On Monday I wrote about the massive Big Bend/Davis Mountains range fires that began Saturday in West Texas while I was there, endangering a bruised-but-not-beaten Fort Davis, and are still being courageously battled as you read this. Progress is being made, but it’s slow, difficult work, made no easier by the abundance of fuel and high winds.
|Tired firefighters still working on it. Photo courtesy of Mike Micallef, of
Alpine’s famed Riata Restaurant (click on photo to enlarge)
This isn’t just a local West Texas story. Texas Monthly Editor Jake Silverstein and I, each of us part-time Big Bend residents, have given media interviews to attest to the importance, beauty, and spirit of the region and its people during this tragedy.
The fires have also brought out the very best in some damn good people, and relief and rescue efforts have moved into full swing, even as the fires are still being fought. Cowboys from Oklahoma have offered to volunteer to drive down with their horses to round up cattle and move them to safer ground. Offers of hay and spare range land have been made, by ranchers, some of whom may not have it to spare.
Veterinarians have offered their services to treat injured animals. Shelters have opened, food and clothing have poured in from all corners, and the area’s hotels and rental resorts in Alpine, Marfa, and Marathon have thrown open their doors to those whose homes have been damaged or destroyed and who need a place to stay. Such a high volume of clothing and canned goods has appeared out of nowhere that area emergency management teams have requested that no more be sent – and said that what they need most is financial assistance. The fire teams need to be re-supplied, and other recovery efforts need to be staffed and supplied as well.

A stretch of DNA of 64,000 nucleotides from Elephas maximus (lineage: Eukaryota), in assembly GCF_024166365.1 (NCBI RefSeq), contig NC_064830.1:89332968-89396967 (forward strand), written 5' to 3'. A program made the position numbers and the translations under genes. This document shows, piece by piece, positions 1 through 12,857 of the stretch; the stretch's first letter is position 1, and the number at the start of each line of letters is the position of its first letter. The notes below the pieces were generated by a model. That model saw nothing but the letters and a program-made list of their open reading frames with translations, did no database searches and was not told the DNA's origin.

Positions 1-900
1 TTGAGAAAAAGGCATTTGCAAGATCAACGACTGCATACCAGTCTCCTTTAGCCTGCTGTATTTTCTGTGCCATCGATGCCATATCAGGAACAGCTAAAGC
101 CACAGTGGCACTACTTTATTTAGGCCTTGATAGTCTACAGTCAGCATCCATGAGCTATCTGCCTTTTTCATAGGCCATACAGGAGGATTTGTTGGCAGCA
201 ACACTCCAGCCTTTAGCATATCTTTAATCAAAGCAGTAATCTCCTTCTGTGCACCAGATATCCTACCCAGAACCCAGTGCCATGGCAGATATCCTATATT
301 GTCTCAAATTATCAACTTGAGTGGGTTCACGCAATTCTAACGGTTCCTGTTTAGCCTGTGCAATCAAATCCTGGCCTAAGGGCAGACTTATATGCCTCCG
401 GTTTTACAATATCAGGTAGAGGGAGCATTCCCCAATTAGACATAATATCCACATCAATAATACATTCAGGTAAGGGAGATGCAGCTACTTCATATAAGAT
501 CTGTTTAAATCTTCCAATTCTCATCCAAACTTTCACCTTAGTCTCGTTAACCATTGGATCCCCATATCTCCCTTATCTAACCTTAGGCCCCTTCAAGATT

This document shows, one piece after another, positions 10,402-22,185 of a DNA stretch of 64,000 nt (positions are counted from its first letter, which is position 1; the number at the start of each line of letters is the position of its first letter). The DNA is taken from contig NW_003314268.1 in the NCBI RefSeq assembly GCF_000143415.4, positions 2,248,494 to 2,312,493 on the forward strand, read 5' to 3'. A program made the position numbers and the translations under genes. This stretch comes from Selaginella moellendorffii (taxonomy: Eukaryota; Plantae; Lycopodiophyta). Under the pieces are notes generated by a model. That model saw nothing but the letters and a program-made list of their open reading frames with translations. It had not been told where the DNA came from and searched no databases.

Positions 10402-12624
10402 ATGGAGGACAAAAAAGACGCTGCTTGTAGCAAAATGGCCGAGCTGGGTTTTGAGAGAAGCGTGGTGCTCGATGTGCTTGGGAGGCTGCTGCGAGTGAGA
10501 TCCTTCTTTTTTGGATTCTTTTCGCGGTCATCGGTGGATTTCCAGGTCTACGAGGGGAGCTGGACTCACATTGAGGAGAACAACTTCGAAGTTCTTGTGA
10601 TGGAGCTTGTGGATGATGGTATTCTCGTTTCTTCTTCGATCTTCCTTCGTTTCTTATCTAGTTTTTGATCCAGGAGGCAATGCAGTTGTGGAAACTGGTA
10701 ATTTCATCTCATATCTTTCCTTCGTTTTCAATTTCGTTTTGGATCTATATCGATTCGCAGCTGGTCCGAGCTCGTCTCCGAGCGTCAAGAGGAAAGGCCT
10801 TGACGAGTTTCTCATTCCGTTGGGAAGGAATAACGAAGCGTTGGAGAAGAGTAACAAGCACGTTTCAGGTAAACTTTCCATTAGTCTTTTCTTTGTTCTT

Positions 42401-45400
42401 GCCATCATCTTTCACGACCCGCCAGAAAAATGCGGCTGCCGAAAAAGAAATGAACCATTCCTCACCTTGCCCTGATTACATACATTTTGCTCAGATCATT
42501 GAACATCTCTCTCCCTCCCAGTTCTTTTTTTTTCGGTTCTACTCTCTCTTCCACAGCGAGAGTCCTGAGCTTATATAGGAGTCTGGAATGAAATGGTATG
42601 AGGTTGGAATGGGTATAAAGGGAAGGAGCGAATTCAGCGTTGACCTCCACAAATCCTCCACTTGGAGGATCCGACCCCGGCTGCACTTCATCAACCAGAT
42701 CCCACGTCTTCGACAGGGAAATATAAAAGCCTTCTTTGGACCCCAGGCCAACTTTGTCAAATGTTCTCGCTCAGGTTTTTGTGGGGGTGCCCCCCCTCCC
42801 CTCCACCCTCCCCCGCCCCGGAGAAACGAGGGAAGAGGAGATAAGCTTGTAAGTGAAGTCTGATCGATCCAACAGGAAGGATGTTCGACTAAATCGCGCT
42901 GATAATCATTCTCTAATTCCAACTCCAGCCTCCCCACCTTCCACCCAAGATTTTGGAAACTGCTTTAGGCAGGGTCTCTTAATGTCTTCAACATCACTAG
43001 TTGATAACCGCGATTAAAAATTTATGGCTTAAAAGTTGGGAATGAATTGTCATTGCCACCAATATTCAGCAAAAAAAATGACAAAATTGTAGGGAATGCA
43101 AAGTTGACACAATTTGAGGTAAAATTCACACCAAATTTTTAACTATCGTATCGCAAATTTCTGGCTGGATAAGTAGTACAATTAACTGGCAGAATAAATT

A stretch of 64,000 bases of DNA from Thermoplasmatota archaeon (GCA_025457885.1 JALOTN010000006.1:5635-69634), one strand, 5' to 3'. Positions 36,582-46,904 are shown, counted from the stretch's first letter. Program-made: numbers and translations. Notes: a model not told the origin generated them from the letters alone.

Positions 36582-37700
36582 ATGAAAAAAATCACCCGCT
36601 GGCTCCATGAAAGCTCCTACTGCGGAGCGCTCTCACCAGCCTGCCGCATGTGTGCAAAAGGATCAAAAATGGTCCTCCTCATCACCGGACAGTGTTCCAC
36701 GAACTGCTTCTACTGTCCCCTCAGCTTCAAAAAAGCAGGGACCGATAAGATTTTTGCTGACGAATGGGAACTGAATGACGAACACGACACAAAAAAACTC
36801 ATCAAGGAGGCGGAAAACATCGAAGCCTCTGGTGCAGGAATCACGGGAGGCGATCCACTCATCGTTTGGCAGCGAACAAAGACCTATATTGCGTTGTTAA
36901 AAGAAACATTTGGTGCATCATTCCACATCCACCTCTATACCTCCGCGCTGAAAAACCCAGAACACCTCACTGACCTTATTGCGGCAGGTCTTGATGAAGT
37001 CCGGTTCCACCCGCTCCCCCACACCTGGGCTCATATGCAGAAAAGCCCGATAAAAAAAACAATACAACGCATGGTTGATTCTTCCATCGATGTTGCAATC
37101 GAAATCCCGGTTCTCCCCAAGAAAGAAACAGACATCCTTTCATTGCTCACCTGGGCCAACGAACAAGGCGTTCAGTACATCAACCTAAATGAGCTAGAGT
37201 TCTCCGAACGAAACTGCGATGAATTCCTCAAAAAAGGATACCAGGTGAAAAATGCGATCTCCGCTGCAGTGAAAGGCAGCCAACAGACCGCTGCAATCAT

That’s where you come in. Many have asked on Facebook what they can do to help, so here are two recommendations, to benefit those on both two legs and four:
Grand Companions Humane Society, which is in Fort Davis, and is helping with displaced, lost, and injured pets.
Here’s a powerful video by area photographer Tanner Quigg, which documents the devastation (viewer discretion advised – some images are disturbing). Tanner is selling his photographs this weekend in Alpine to help raise money for the effort as well.